Live Out Your Faith in Retirement

       A Christian can prepare for and enjoy retirement, but it’s how we prepare, what we plan to do, and what we actually do in retirement that matter. Your choices can make your retirement honorable to God or a stumbling block to others. Plan for a moderate retirement that allows you to serve God more fully with your time than you did while you were working. Just as true followers of Christ wouldn’t live extravagantly and wastefully while they’re working, don’t plan for an extravagant or wasteful retirement either. Seek God’s wisdom on how you should prepare for the day when you won’t be able to work any more. Ask the Spirit to help you plan a retirement that will glorify God and accomplish His will on earth. Don’t let retirement be a time where Satan can distract you with the leisure and rest “you deserve”. Live out your faith during retirement, and let it be a testament to God’s goodness the and glorious gift He gave us in His Son!



Corey is currently pursuing a Master of Arts degree in religion. While he enjoys learning and writing about Christianity, another one of his new passions is writing about personal finances in order to help others make wise decisions with their money.

4 responses to Should a Christian Retire?

  1. Live Out Your Faith in Retirement–that’s so well put, it captures it all.

    Retirement–or what ever slowing down might be called by the time we get there, really will be an opportunity to witness and minister in ways we can’t while we’re caught up on the treadmill of working and getting ahead. I wonder how many people are preparing for such an agenda alongside of building up the retirement treasure trove?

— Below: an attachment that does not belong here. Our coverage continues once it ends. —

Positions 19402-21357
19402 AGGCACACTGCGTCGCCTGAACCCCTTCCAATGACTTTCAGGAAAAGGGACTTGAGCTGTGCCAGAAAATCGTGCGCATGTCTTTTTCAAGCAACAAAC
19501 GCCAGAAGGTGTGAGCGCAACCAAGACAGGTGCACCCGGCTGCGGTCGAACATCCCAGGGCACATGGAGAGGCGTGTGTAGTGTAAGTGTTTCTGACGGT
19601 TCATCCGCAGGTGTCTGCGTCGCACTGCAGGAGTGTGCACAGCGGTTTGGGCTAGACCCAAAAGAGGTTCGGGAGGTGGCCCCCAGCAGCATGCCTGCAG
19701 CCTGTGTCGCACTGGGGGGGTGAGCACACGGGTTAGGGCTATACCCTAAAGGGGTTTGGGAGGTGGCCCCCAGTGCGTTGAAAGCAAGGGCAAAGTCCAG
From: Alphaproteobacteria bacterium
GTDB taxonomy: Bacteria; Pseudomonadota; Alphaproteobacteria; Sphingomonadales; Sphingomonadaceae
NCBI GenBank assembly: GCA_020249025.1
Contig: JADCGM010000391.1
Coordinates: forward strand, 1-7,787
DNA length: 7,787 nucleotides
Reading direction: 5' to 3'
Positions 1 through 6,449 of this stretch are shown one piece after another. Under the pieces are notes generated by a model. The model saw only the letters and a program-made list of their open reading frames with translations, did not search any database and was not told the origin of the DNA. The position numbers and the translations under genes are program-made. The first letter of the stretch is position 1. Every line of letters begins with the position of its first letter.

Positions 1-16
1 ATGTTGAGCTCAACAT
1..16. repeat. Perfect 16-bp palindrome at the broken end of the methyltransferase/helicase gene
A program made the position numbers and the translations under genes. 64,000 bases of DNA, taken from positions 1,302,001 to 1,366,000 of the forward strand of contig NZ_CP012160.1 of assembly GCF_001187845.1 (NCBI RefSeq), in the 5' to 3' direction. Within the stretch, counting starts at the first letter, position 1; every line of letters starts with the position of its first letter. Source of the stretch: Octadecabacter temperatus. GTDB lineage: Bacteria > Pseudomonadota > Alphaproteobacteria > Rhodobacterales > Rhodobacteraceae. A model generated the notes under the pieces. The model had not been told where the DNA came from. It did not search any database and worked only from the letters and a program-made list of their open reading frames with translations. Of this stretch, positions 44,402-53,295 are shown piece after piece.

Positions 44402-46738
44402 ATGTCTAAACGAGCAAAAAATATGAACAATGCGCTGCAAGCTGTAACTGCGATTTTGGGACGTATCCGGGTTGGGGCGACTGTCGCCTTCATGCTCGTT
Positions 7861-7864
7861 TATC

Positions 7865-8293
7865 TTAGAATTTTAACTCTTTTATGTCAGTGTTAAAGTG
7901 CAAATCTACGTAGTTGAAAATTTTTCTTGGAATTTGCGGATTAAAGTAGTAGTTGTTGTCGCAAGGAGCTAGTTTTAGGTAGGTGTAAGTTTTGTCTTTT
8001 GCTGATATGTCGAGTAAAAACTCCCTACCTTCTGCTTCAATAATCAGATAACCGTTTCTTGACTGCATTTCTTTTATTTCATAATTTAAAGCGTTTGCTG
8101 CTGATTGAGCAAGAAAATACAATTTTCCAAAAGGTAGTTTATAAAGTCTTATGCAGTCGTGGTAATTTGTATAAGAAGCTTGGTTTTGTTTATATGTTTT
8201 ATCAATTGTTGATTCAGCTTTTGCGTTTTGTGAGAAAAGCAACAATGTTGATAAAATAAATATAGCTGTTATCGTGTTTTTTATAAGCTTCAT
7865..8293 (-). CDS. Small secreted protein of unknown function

.-= Kevin@OutOfYourRut´s last blog ..Build Savings or Payoff Debt – Which Comes First? =-.

  2. Glad you like that phrase, Kevin! Christians will definitely hit a time where they either can’t work as much or where God calls them to something that doesn’t provide a paycheck. But that doesn’t mean we have to plan for a time where we just sit on the beach and sip lemonade all day. Leisure has its place and can refresh us, but we must be careful to consider how we’re spending our time – whether we’re young or old. Is what we’re doing glorifying God? That question can help keep us on track.

    Thanks for commenting!

  3. Great post Paul,

    As a “sort of retired” guy, I like to think that retirement means what we make it to mean. The common concept is relaxation and doing little.

    I like to think of retirement as having more choices. Not doing little, but doing what you are passionate about. For a Christian this means serving God however He guides us.
    .-= Joe Plemon´s last blog ..Reverse Mortgages Part Three: What are the Disadvantages? =-.

  4. Thanks, Joe. Your perception of retirement will greatly affect what you do and how you prepare for it. As Christians, I think this is another area where we need to be in the world but not of it. Yes, we’ll get to the point where we need to retire (or are forced to) – but that doesn’t mean we have to do it like everyone else. It’s another area of our life where we can witness to the power of God.

    Thanks for being a great example of someone using their time in retirement to serve God!